Wednesday, April 30, 2014

Trove - A National Treasure (or how I got my C8 PhD)

As an amateur genealogist these days are a golden period for doing family research. The Internet is a technology made for this type of investigation. There are so many great sources of information from the New South Wales Births, Deaths and Marriages website, to, to the numerous newspaper sites around the world.

One of the real gems for Australian researchers has been Trove. In its own words:

"Trove is a discovery experience focused on Australia and Australians. It supplements what search engines provide. If you are researching in the fields of the social sciences, literature, local or family history, or need inspiration for your school assignment, then this is the tool for you."
"Trove is the National Library of Australia's flagship discovery service for the public.  It supports the discovery and annotation of items in Australian collections.  The term "Australian collections" encompasses libraries, archives, university repositories and major online collections such as biographical databases, digitised book collections and digitised newspaper collections."

Grandparents' Wedding [1]

I've used it extensively to get all sorts of information about family. I've found game reports from cricket matches of the early 1900s, wedding reports of grandparents and great aunts, the drowning of a great great uncle, and discovered a relative who disappeared under one name to appear under another. This type of information has greatly enhanced the family tree by providing colour and background to the raw data of births, deaths, and marriages.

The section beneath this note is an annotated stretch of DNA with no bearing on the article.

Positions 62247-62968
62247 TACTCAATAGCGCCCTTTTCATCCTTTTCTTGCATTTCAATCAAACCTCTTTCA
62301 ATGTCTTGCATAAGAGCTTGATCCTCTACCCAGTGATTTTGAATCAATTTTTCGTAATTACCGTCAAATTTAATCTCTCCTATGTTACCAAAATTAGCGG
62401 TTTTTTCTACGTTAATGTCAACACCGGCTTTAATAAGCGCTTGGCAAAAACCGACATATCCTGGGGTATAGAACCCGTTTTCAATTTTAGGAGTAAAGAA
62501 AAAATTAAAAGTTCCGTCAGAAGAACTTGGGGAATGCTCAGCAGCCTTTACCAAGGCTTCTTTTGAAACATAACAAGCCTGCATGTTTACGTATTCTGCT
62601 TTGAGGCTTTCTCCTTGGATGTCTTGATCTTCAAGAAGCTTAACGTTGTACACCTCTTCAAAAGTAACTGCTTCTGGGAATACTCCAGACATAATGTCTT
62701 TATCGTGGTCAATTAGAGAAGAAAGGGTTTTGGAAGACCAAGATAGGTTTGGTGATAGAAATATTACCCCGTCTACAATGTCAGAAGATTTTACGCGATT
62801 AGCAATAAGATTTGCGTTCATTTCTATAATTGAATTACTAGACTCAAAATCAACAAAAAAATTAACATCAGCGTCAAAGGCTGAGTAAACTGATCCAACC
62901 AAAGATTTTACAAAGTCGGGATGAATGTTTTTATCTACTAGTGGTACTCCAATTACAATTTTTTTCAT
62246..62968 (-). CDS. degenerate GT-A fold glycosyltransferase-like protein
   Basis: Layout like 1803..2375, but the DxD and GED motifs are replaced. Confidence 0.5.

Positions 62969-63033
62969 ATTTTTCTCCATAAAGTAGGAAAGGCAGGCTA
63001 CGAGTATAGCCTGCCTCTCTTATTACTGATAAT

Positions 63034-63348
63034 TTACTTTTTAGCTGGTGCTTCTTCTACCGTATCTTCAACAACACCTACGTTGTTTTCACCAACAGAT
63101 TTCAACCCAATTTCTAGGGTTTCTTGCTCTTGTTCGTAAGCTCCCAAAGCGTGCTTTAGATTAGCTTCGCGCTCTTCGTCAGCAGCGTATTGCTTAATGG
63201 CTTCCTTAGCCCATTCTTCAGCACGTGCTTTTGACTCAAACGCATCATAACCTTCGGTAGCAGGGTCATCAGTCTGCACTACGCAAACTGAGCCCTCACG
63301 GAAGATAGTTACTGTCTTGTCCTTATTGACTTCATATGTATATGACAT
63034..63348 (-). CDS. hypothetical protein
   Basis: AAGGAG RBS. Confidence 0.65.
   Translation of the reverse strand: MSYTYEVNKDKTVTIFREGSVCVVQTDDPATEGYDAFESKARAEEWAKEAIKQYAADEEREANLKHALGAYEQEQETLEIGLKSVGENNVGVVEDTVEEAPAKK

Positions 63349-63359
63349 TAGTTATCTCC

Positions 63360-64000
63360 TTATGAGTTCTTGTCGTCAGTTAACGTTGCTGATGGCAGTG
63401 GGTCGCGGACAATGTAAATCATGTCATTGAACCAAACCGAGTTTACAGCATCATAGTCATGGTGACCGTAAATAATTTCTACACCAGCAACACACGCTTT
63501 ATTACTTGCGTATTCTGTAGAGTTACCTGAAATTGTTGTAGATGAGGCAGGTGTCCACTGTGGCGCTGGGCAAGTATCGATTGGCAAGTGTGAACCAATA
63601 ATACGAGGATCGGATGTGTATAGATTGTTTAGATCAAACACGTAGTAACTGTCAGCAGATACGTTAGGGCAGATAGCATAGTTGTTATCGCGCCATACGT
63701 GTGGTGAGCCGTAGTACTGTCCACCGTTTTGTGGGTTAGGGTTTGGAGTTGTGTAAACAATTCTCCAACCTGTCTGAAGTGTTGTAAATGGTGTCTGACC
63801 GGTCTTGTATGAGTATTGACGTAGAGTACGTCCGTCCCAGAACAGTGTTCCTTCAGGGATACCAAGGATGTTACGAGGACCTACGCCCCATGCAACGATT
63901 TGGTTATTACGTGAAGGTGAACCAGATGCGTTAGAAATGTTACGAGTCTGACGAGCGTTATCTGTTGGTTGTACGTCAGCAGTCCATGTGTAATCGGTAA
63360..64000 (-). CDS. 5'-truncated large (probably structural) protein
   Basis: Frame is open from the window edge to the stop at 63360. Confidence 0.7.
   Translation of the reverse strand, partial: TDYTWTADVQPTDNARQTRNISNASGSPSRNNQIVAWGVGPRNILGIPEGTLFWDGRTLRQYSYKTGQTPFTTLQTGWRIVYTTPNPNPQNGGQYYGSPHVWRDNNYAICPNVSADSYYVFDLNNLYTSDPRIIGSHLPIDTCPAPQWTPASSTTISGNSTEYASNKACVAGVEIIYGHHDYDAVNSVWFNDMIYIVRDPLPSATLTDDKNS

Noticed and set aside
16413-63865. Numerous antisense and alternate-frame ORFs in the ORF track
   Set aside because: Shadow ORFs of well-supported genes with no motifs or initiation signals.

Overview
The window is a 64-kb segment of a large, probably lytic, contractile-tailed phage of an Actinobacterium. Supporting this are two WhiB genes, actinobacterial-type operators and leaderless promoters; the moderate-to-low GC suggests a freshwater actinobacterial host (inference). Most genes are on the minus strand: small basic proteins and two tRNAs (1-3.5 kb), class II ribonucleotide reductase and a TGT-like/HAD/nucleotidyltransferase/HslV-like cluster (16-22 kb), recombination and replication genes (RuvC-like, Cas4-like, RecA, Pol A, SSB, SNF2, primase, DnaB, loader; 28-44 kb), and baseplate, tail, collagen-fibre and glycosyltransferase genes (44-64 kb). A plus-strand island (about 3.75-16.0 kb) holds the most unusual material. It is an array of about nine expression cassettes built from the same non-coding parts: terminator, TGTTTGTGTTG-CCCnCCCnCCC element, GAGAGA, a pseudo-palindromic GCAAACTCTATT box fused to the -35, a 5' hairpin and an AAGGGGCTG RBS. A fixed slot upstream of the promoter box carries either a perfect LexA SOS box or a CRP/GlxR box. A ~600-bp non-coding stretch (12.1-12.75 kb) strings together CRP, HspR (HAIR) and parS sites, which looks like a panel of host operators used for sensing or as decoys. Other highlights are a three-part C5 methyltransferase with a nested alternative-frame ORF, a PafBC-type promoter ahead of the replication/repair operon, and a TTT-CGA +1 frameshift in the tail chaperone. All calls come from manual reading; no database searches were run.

Trove also allows (and encourages) you to submit corrections to the optical character recognition process that creates transcripts from the text images. There are thousands of contributors, including me, that have provided hundreds of thousands of updates to the site.

In addition to family research, just reading the old newspapers is fascinating. Reports filed during World War 2 have a real sense of immediacy and urgency than a history text book. 

Trove has also allowed me to have some great fun.

A couple of years ago, as a devoted reader of the Sydney Morning Herald, I came across an item in Column 8 (a section devoted to weird and amusing readers' questions and observations). In this particular item a reader had recalled a memory from the 1940s when, as a child, he overheard someone talking on a public 'phone. All he recalled from that snippet of conversation was the telephone number "FL3289". 

As a past contributor to Column 8 I decided I'd see how far I could get tracking down information about that number. My tool of choice was Trove given its vast archive of Australian newspapers that go back to the early 1800s.

By using the 'phone number as the search keyword I was presented with a few pages of hits, most of which were misses but one, a classified advertisement for a car, seemed to hit the mark. I contributed the information to Column 8 who published it:

1938 Dodge D8 - credit Alf van Beem
We have to hand an astonishing piece of research, undertaken by Neale Ferguson, of Leesburg, Virginia, into the mysterious phone number FL3289 (Column 8, for some days): ''From the Herald of Saturday March 16, 1940,'' Neale quotes, ''in the section 'For Sale. Motor Cars, Lorries, Etc.: DODGE 1938 D.8. 7-Passenger Sedan, driven by owner only, dark blue duco. Great opportunity for private hire businessman. Registered for 12 months with H.C. Plate. No dealers. 1 Ormond Street, Paddington. Phone FL3289.'''